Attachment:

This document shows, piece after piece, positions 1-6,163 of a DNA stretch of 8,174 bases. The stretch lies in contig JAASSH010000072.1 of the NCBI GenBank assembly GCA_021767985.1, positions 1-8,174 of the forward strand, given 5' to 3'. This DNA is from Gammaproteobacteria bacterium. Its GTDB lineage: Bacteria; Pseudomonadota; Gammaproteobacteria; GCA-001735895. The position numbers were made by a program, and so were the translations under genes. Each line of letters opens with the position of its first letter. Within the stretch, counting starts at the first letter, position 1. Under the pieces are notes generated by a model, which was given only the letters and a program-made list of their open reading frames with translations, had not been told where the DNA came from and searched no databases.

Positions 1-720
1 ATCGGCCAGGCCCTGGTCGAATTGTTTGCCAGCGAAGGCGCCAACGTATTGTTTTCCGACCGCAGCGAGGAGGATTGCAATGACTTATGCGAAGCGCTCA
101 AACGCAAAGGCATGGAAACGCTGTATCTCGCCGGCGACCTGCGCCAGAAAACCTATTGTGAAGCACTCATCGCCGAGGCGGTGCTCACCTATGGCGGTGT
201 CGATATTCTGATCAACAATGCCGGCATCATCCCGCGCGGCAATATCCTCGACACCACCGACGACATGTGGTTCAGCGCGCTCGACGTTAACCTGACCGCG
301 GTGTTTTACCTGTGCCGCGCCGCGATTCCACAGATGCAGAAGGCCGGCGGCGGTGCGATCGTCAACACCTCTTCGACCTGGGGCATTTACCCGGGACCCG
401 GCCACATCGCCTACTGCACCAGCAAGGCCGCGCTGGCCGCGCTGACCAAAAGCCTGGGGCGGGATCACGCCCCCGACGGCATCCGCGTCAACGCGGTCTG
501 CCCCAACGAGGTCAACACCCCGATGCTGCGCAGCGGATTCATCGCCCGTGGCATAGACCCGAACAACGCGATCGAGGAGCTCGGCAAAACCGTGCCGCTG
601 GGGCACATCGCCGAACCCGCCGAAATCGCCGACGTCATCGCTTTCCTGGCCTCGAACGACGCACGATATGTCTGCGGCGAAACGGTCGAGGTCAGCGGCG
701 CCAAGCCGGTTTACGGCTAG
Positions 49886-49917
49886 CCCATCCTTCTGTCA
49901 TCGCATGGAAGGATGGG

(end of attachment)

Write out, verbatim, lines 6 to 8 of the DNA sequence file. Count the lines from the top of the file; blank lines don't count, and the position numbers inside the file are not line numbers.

301 GTGTTTTACCTGTGCCGCGCCGCGATTCCACAGATGCAGAAGGCCGGCGGCGGTGCGATCGTCAACACCTCTTCGACCTGGGGCATTTACCCGGGACCCG
401 GCCACATCGCCTACTGCACCAGCAAGGCCGCGCTGGCCGCGCTGACCAAAAGCCTGGGGCGGGATCACGCCCCCGACGGCATCCGCGTCAACGCGGTCTG
501 CCCCAACGAGGTCAACACCCCGATGCTGCGCAGCGGATTCATCGCCCGTGGCATAGACCCGAACAACGCGATCGAGGAGCTCGGCAAAACCGTGCCGCTG